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Old 10-14-09, 06:22 PM   #5
ks1g
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In addition to Nashbar & Performance, I've had good luck with REI (rain/wind pants, pack), and ProBikeKit (sealskins gloves, glove liners, yet another skullcap, neoprene shove covers/booties). Target's underarmour knock-offs are good base layers when it gets a bit colder and cost a lot less than UA costs. I also use summer gear as a base layer. Make sure your top layer has some wind resistance and water repellency. Don't forget hands and feet protection. And clear or amber lens glasses - I at least tear up easily when it gets below 40. And it's OK to be a little cold when you start out - you'll warm up soon enough and it beats sweating under all the layers for half your ride. Remember lights, too - gotta give the cagers something to aim at and it'll illuminate the "ninja" riders and joggers if you are using some of the local bike trails.
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Old 10-14-09, 07:28 PM   #6
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There are several performance stores local to DC (Fairfax VA and Rockville MD that I know of) but I would head to REI first. You might also check out some non-bike specific sites like sportsmansguide.com or cabelas.com
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Old 10-15-09, 04:43 AM   #7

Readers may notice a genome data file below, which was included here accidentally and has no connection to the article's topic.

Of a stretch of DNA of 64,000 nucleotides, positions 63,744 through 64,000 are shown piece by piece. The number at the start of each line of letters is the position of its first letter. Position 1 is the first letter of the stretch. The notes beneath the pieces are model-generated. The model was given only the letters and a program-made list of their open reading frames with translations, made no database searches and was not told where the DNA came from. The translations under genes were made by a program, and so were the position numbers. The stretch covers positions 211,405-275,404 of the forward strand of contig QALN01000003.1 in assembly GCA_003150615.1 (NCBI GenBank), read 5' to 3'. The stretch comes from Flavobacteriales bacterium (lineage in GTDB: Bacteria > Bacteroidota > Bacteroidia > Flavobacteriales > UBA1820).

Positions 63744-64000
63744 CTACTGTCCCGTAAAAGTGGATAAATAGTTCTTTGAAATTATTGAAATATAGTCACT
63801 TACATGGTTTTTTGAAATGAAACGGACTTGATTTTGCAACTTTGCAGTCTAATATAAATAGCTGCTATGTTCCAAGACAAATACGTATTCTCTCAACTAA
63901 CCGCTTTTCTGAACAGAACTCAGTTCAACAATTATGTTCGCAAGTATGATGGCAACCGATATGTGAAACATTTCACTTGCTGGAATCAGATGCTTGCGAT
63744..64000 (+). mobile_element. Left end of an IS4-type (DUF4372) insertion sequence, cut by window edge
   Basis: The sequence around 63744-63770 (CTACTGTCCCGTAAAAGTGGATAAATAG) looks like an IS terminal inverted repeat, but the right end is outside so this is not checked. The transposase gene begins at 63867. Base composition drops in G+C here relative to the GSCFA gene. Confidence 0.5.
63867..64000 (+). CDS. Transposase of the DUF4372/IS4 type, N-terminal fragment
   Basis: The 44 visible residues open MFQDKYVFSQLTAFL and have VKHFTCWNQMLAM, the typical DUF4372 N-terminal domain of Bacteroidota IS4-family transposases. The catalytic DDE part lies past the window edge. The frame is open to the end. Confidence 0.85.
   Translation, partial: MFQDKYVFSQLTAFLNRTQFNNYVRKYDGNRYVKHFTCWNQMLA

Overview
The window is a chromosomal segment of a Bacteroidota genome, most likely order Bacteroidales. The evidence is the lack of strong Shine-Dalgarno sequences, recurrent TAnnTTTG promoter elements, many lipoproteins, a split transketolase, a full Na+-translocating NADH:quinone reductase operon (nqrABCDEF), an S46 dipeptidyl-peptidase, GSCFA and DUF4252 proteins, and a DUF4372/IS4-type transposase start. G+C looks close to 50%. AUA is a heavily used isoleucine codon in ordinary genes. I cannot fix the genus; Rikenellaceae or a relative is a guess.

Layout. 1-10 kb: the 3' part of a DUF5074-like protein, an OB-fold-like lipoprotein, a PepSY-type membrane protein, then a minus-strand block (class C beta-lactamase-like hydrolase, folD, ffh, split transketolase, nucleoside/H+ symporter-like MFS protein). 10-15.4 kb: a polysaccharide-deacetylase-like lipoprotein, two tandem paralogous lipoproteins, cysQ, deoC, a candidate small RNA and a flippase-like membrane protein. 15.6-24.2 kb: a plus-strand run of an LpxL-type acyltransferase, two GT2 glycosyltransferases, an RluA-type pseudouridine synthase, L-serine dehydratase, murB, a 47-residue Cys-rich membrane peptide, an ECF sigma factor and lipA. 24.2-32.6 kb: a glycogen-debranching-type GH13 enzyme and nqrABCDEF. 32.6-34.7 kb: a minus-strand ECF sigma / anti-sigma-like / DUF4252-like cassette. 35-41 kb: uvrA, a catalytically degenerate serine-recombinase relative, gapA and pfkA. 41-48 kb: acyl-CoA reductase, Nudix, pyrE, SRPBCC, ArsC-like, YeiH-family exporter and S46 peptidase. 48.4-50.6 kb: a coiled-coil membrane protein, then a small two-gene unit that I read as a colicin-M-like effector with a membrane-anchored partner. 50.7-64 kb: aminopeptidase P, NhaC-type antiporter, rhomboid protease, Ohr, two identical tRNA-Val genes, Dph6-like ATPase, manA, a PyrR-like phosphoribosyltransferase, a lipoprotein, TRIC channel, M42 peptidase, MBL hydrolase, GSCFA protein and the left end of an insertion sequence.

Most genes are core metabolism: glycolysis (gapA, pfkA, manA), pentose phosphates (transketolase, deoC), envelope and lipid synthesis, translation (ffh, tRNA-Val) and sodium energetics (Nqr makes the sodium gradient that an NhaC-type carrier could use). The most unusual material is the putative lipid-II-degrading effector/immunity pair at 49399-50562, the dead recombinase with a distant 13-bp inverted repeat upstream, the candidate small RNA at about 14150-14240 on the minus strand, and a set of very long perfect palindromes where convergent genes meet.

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Yes, there is an REI and a Performance bike within 200 yards of each other with ample parking at Rockville, if you need supplies. They should be easily accessible to you either via Metro (Twinbrook Station on Red Line and 1 block walk to REI) or driving on 355 northbound.
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Old 10-15-09, 06:26 AM   #8
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Hey: Since you hate going to stores(me too) try Foxwear. Lou, the owner makes all of the clothes out in Idaho. The prices are better than most outdoor stores and the quality is excellent. Not fancy but very good. I wear his E Vap jacket, made to fit me(long arms). The material I use blocks 98% of the wind and breathes very well(power shield). This is the BEST jacket I have ever used in cycling and I've been an everyday commuter for 9 years. Back country skiers have been using this material for years. You can design your own as there are different thicknesses and venting factors. Just tell him your size and preferences for material. He'll guide you if you can't determine what you'll need. He makes most of what you'll need and you save $$$$. Jackets $88.00, pants $85.00, vest $50.00 etc...
http://www.foxwear.net/index.html
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Old 10-15-09, 07:11 AM   #9
lawrencehare
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Wow! Thanks guys, wonderful responses. This will keep me busy a while.

Lawrence - firing up the browser...
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Old 10-15-09, 07:34 AM   #10
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Thanks for the Foxwear link balto charlie. Very tempted to try the Wet evap lights.